Dental Imaging Systems – Cameras | X-rays | Scanners

As Dental Fit-out specialists, we have designed many practices which have included the supply and installation of dental imaging systems.

What is Dental Imaging?

Imaging technology provides a more clear and comprehensive view of teeth, tissue, nerves and bone inside the mouth. This is an essential tool for dental practitioners as just an oral examination will not be enough to get a complete observation of a patient’s dental health. Imaging can uncover conditions that are obstructed from eyesight, such as tooth decay, impacted teeth, bone loss or growths like abscesses, cysts and tumours.

Images can be stored and compared over time to track improvements or changes in potentially adverse areas. Technological advancements can assist in a more accurate diagnosis and patient understanding, because they can be shown what the dentist is seeing and how important the treatment would be.

The Digital Age

Before digital imaging, dental practices would use film-based radiography that required a dark room to process images. The more modern methods save time, space and resources. The equipment available for dental digital imaging include:

  • Intraoral X-ray devices
  • Extraoral X-ray machines
  • Panoramic and cephalometric systems
  • Cone beam CT
  • Image plate scanners
  • 3D facial scanning
  • Digital impression scanners
  • Intraoral cameras

Digital Radiography

This method is a type of X-ray imaging that uses digital X-ray sensors to replace traditional photographic X-ray film, producing enhanced computer images of teeth, gums and oral structures. Traditional X-rays can also be viewed as digital images by using an X-ray film scanner.

Intraoral X-rays provide excellent detail and are used to detect cavities, check the status of developing teeth and monitor mouth health. Extraoral X-rays are used to detect impacted teeth, monitor jaw growth and development, and identify potential problems between teeth, jaws and facial bones.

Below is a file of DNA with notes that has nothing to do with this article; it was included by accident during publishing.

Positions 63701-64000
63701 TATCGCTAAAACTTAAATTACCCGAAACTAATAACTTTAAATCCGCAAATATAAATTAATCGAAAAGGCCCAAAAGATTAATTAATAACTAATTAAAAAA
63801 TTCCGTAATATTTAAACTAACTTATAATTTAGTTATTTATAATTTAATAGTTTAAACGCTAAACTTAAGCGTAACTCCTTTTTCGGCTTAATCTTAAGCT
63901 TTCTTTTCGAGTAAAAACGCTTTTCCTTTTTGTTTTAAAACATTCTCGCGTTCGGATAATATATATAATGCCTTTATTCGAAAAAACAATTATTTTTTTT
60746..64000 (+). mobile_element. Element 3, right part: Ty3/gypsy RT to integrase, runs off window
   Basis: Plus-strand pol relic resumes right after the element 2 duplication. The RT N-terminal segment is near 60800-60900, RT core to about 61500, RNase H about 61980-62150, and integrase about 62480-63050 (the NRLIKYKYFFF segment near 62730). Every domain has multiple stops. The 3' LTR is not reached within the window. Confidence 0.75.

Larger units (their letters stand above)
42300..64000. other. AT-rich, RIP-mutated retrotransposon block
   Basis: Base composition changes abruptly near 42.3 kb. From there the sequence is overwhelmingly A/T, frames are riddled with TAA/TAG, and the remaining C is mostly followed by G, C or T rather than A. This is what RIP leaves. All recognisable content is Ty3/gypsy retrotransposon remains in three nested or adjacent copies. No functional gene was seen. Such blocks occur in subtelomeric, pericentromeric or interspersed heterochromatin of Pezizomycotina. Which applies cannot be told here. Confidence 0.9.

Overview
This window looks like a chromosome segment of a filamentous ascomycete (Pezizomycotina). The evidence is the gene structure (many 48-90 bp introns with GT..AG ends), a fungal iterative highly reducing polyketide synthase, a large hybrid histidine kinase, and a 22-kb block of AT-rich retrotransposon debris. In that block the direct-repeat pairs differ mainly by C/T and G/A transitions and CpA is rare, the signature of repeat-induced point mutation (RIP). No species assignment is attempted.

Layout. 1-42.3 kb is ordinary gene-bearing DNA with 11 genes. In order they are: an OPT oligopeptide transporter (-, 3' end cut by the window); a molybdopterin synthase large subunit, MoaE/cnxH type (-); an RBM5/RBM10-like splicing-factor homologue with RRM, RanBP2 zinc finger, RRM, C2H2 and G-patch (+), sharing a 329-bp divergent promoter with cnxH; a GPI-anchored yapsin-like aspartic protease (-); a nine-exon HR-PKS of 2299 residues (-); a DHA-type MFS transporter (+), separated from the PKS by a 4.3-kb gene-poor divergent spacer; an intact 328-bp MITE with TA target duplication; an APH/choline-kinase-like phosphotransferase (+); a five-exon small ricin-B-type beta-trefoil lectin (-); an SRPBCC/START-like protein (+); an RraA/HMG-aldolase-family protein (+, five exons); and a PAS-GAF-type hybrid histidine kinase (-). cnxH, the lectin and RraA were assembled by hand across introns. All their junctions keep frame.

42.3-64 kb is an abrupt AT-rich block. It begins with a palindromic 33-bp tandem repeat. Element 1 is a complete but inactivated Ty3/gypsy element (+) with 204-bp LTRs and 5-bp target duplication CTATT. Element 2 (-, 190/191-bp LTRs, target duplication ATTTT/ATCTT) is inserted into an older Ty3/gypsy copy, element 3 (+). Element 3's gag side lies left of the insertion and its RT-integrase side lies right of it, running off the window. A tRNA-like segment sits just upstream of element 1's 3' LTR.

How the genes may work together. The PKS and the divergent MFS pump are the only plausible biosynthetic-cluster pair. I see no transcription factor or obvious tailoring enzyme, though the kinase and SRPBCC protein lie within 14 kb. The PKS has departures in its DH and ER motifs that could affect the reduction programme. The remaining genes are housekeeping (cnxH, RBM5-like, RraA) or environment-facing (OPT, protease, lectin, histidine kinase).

Intraoral X-rays

The standard intraoral x-ray device for most dental practices is the wall-mounted, scissor-arm system like the Belmont 097 Belray. Although, the portable and hand-held machines such as the Vatech EzRay Air are gaining popularity and there are advantages to both types.

Bitewing X-rays are used to detect changes in bone density caused by gum disease, decay between teeth, the fit of dental crowns or restorations, and the marginal integrity of tooth fillings.

Periapical X-rays show bone loss around each tooth and are used to detect root structure and surrounding bone structure abnormalities.

Occlusal X-rays reveal the entire arch of teeth and show full tooth development and placement.

Wall-mounted X-ray systems

When using a conventional wall-mounted unit the operator would leave the room or stand behind a shielded wall during exposure. Even though the hand-held devices have some very attractive benefits, these fixed units are still popular due to their ease of use, the complete radiation protection and the security of it being attached to a wall, stowed away neatly and permanently connected to power. If a practice has more than one surgery, there might need to be a wall-mounted unit in each one.

Hand-held X-ray devices

The portability and flexibility of these devices are their main benefit and the patient may feel less intimidated about x-rays due to the operator staying in the room during exposure. This can also improve efficiency, workflow and ultimately save time. Also, one unit can serve multiple surgeries rather than a fixed unit in each one.

Extraoral X-rays

There are many types of extraoral x-rays, their main focus is to detect dental problems in the jaw and skull. They may not provide the detail found with intraoral x-rays, but are integral for identifying issues between the teeth, jaws and temporomandibular joint or other bones around the face.

Types of Extraoral X-ray: